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In the midst of a changing relationship with Apple, Foxconn has sometimes resorted to methods like exaggerating hiring counts to cut costs and boost margins.
When Foxconn was undergoing production trials for the 2018 iPad Pro, for example, the company told Apple it needed more workers than it actually did. According to The Information, that tactic to eke out more profit has become routine.
The relationship between the two companies stretches back decades, and has allowed both to flourish. But, over the years, the two companies have diverged in terms of profit. Foxconn's gross profit margins are in the single-digit percentage points, while Apple's are about 40%.
Along with over-reporting how many workers it needs, Foxconn has tried out strategies to boost those margins. That includes using Apple-owned equipment for other clients and taking shortcuts on component and product testing, The Information reported.
As a result, Apple has stepped up its monitoring and tracking of Foxconn employees and its own equipment at Foxconn facilities. Since Tim Cook replaced Steve Jobs as Apple's CEO, the Cupertino tech giant's audits and manufacturing demands for cost-cutting has increased aggressively.
In 2015, Foxconn used idle Apple-owned equipment to produce devices for Huawei. The equipment was then shipped back before Apple carried out an audit of Foxconn's production lines. According to former Apple and Foxconn staffers, the practice became harder when Apple started attaching tracking tags to its equipment.
As another example, bits of metal or loose screws can be detected within a iPhone on the production line. Foxconn employees are supposed to scrap these units and build new ones from scratch using the components. Instead, Foxconn workers simply opened them up and removed the bits themselves.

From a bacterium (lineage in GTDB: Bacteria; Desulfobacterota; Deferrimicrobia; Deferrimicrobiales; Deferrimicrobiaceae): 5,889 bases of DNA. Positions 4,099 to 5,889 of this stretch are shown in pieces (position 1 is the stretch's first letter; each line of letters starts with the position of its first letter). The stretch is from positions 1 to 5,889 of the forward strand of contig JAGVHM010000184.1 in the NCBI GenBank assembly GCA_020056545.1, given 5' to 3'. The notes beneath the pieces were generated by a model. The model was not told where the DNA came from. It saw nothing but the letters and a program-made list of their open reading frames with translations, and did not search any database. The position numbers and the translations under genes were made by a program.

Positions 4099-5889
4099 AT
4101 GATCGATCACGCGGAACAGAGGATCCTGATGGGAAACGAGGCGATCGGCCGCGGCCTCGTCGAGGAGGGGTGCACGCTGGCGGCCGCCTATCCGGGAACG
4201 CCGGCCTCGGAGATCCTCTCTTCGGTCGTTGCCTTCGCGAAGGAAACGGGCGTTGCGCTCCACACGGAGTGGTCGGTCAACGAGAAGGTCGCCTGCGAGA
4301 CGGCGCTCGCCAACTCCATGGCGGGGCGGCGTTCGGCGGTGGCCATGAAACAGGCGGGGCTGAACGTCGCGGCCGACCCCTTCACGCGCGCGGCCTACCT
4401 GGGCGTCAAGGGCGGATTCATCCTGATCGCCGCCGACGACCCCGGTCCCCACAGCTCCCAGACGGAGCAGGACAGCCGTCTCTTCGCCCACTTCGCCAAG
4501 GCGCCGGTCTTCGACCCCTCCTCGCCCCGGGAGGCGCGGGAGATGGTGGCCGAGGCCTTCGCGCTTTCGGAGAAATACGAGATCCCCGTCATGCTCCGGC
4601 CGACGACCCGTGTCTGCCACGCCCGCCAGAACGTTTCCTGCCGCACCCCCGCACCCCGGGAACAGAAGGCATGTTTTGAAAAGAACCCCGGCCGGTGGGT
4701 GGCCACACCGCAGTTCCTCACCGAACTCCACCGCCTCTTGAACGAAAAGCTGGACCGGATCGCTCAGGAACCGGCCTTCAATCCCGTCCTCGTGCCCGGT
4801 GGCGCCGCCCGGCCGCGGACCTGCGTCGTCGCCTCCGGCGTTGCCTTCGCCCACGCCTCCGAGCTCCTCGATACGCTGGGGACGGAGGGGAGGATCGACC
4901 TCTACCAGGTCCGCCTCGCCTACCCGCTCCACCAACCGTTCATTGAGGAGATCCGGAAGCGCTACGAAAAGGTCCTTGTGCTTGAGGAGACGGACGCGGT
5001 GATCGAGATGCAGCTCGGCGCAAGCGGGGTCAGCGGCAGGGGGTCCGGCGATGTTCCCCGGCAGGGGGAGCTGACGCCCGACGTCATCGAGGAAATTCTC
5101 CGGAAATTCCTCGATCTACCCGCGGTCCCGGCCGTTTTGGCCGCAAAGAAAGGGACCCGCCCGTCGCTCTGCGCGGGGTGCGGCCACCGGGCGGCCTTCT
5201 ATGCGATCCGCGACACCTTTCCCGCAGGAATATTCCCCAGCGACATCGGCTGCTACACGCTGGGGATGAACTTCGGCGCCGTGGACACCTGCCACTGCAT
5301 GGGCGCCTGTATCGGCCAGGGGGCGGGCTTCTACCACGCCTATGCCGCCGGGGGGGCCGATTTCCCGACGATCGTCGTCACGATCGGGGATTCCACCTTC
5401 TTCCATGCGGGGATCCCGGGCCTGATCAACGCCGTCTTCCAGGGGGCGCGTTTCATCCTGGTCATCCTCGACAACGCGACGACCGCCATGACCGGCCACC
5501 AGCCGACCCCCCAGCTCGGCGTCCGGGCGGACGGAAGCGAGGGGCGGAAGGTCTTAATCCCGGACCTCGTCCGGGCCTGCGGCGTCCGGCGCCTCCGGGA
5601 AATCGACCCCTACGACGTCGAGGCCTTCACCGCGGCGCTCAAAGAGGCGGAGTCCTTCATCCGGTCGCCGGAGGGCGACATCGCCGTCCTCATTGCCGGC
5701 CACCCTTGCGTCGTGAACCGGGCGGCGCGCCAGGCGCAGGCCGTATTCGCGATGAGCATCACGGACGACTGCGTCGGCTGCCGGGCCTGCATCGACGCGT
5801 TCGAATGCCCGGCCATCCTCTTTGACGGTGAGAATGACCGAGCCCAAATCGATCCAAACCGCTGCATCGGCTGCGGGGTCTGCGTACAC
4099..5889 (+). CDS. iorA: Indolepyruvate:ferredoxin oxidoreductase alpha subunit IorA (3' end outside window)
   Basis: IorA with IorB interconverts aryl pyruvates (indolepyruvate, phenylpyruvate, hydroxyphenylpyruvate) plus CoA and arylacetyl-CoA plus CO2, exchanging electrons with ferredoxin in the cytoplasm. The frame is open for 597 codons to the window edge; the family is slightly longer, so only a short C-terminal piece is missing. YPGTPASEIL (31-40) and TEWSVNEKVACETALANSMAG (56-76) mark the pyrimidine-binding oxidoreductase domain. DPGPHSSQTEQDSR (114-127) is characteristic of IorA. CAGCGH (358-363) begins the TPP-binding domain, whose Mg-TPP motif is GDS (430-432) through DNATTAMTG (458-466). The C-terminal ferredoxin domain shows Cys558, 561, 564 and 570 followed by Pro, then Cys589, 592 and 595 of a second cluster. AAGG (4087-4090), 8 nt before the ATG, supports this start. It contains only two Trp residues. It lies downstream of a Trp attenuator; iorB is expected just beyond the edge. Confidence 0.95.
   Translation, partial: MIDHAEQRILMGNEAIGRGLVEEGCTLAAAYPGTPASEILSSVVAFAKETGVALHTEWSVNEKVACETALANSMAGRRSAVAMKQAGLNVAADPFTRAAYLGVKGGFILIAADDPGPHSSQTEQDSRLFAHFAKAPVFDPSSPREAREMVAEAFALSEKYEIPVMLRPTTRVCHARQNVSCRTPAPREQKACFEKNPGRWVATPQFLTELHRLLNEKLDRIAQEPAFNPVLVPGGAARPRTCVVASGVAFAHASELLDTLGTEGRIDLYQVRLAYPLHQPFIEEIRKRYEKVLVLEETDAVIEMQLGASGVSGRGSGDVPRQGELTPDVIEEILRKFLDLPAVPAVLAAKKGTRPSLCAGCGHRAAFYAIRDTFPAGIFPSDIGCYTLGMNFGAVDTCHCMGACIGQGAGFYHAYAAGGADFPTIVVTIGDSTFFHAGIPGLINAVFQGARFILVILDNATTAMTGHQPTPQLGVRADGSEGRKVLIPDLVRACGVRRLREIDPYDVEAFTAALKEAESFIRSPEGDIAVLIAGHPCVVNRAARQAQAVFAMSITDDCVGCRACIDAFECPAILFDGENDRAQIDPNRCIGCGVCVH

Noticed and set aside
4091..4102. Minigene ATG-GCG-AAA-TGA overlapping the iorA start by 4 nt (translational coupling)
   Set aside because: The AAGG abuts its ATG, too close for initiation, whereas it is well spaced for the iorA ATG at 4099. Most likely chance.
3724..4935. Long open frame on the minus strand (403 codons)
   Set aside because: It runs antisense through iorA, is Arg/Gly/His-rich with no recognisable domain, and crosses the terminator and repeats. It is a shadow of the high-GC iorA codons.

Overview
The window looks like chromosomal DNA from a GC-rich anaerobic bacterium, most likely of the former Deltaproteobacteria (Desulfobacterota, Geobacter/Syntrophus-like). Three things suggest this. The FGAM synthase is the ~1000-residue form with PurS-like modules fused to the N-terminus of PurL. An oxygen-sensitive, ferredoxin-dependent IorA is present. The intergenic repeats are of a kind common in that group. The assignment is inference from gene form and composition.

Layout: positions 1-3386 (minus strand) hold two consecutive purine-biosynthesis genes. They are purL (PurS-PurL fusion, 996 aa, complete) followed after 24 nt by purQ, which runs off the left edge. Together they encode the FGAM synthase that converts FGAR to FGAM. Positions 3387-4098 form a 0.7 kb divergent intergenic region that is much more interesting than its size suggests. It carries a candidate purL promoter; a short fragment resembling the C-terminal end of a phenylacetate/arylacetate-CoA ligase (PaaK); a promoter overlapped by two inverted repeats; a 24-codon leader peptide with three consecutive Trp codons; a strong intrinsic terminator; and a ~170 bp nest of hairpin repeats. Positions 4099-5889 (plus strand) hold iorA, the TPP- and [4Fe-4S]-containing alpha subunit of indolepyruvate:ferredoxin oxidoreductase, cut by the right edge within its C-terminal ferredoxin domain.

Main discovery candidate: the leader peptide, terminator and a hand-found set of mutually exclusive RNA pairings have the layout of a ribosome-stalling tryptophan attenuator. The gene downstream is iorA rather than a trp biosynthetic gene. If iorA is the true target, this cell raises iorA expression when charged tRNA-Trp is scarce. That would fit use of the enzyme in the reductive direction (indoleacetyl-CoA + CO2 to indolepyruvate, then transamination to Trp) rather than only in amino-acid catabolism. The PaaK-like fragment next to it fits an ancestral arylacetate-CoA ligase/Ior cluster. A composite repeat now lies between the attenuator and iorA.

The Taiwanese contract manufacturer has other ways of bolstering its profits, too. Over time, Foxconn has acquired many suppliers that also created components for Apple. It's also worked to create first-party components and resources to replace previously imported ones — and it pockets the savings.
This image of a changing and strained relationship between Apple and Foxconn has manifested in other ways.
Before the 12-inch MacBook was released, Apple accused Foxconn of giving Google a tour of a factory that produced the metal frames for the device. When Apple asked Foxconn for visitor logs and security feeds, it refused.
All of these incidents also come in the midst of Apple and other companies looking to diversify their supply chains. Foxconn once had a monopoly on producing Apple products, but has since lost some of its business to rivals like Pegatron, Wistron, and China-based firms.
Apple has also benefited from Foxconn's success. While its ability to rally large numbers of workers remains top-notch, Apple has reportedly applied some of the manufacturing lessons it has learned to guide rival companies — including many in China.
In 2020, amid the coronavirus pandemic, Foxconn's revenue fell 2.7% as Apple's rose 11% year-over-year.
Seamus Grimes, a professor at National University of Ireland and an Apple supply chain watcher, says that Foxconn is "too dependent" on Apple.
"They've had a very good run for a long period, but I think Foxconn is now going to face a lot of competition from Chinese companies," Grimes said.